Model #: X-QPACK-NW-AL/420
Item #: N82E16811144160 $79.99

Western Digital Caviar SE16 WD2500KS 250GB 7200 RPM SATA 3.0Gb/s Hard Drive - OEM
Model #: WD2500KS
Item #: N82E16822144701
$188.00

CORSAIR ValueSelect 1GB (2 x 512MB) 184-Pin DDR SDRAM DDR 400 (PC 3200) Unbuffered Dual Channel Kit System Memory Model VS1GBKIT400 - Retail
Model #: VS1GBKIT400
Item #: N82E16820145440 $66.50

AMD Sempron 64 2500+ Palermo 800MHz HT Socket 754 Processor Model SDA2500BXBOX - Retail
Model #: SDA2500BXBOX
Item #: N82E16819104251 $126.25

BIOSTAR TForce6100 Socket 754 NVIDIA GeForce 6100 Micro ATX AMD Motherboard - Retail
Model #: TForce6100
Item #: N82E16813138268

Subtotal: $460.74




For a little bit more you could add SATA hotswap HDD trays.


I would have linked you to the actual wish lists but wish lists are not currently working because some of newegg's systems are down for maintenance.
March 19, 2006 8:00:14 PM

New they are expensive. I picked my 2200 from ebay. 320gig (2 x 160) for $275. It has a very small foot print 8"w x 10"d x 6"h and is quite. I have looked at building unix boxes, but hard to match this small foot print.
March 19, 2006 8:08:36 PM

Quote:
New they are expensive. I picked my 2200 from ebay. 320gig (2 x 160) for $275. It has a very small foot print 8"w x 10"d x 6"h and is quite. I have looked at building unix boxes, but hard to match this small foot print.



The Aspire case is only 9" x 10.2" x 14"

Granted that is bigger than the Snap but still relatively quite small.

You also have the flexibility of being in full control of the system and you can use hot swap SATA drive trays if desired, etc :-D

It is also highly upgradable.
March 20, 2006 2:46:38 AM

Well I found this...

http://www.newegg.com/Product/Product.asp?Item=N82E1683...

But are there others out there like that? At $340 that DEFINITELY sounds like a better solution... but I don't know enough about this type of product to know if it is good or not.

Actually it baffles me that these things are so expensive, considering how inexpensive a cheap Linux box would be to put on the network... it is just that is what I am doing now, and I really want to move to a small appliance so that I can stick it in a closet, or maybe in a junction box in the wall with networking equipment, and forget about it.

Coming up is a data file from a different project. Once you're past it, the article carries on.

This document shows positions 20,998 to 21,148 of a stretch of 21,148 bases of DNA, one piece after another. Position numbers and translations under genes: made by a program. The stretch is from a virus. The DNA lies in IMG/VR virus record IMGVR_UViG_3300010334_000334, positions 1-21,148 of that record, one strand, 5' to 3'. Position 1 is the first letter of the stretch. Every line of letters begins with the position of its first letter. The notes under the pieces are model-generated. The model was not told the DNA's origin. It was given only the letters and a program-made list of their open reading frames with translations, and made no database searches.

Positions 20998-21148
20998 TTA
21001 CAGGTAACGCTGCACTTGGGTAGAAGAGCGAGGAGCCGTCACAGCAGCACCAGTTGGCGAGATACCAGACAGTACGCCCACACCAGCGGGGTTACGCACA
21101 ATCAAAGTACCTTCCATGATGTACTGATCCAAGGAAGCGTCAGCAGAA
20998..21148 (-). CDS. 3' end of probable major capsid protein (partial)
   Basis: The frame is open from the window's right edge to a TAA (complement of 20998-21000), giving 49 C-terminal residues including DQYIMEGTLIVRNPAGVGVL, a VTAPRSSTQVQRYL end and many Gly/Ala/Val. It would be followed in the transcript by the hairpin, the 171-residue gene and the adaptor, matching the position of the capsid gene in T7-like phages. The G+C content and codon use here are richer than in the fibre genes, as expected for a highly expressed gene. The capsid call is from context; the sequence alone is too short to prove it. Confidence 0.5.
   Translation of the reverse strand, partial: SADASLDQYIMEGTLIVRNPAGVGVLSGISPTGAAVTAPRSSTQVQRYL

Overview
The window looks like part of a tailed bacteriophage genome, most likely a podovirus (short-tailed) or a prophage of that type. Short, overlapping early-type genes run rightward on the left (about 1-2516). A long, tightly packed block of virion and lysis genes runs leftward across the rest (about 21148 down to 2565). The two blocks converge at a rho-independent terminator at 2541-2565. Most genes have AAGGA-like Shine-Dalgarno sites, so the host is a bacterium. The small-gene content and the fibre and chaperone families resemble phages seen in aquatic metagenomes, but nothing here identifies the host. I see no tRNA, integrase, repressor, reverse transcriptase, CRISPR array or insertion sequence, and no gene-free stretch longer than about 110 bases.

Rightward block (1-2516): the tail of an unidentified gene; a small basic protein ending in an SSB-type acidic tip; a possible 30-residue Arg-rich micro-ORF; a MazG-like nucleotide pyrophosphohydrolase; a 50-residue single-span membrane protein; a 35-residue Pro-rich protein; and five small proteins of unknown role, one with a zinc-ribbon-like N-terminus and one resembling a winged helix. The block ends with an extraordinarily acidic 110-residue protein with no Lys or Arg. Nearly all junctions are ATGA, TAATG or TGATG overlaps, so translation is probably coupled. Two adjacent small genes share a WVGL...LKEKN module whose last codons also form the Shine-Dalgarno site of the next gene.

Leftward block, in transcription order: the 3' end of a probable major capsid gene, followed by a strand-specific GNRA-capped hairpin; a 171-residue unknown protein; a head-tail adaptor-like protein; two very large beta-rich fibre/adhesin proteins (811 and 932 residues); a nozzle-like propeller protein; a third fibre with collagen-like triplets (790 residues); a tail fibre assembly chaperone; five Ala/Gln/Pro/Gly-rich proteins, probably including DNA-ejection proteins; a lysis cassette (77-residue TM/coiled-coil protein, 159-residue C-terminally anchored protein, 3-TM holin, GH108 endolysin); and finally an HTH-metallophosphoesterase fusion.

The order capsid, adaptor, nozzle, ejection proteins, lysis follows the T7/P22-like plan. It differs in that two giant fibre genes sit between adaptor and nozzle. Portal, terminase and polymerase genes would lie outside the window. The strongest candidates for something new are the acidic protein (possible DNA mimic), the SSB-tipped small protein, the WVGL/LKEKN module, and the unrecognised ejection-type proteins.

Anonymous
March 20, 2006 3:03:23 AM

I used and Modded a Linksys NSLU2 and it works fantastic. It has so many options than just storage server its amazing. My is also print server, NAS, website host, FTP server and Itunes host. 11 out of 10 on this baby.
March 20, 2006 3:51:45 AM

Quote:
Well I found this...

http://www.newegg.com/Product/Product.asp?Item=N82E1683...

But are there others out there like that? At $340 that DEFINITELY sounds like a better solution... but I don't know enough about this type of product to know if it is good or not.

Actually it baffles me that these things are so expensive, considering how inexpensive a cheap Linux box would be to put on the network... it is just that is what I am doing now, and I really want to move to a small appliance so that I can stick it in a closet, or maybe in a junction box in the wall with networking equipment, and forget about it.



Cheaper MAYBE but not really, better no.

Granted you do not need a socket 939 CPU to run samba and serve some files but my configs had a CPU fast enough to perform many other tasks and had 1GB RAM.

On those configs you could do a lot more than just store files.

You could run apache (httpd/www), PHP, MythTV ( http://mythtv.org/modules.php?name=MythFeatures ), you could stream audio and video and whatever else you can think of.

If price is what you're looking at then you could downgrade the RAM and a couple of other things to make them even cheaper.


Keep in mind this http://www.newegg.com/Product/Product.asp?Item=N82E1683... with 2 WD2500KS drives would cost you $339 + $188 = $527 or more.

The socket 754 is actually cheaper @$460 and the socket 939 is almost as cheap @ $548 and a lot more powerful and upgradeable than an embedded 600MHz Intel 80219 with 128MB RAM.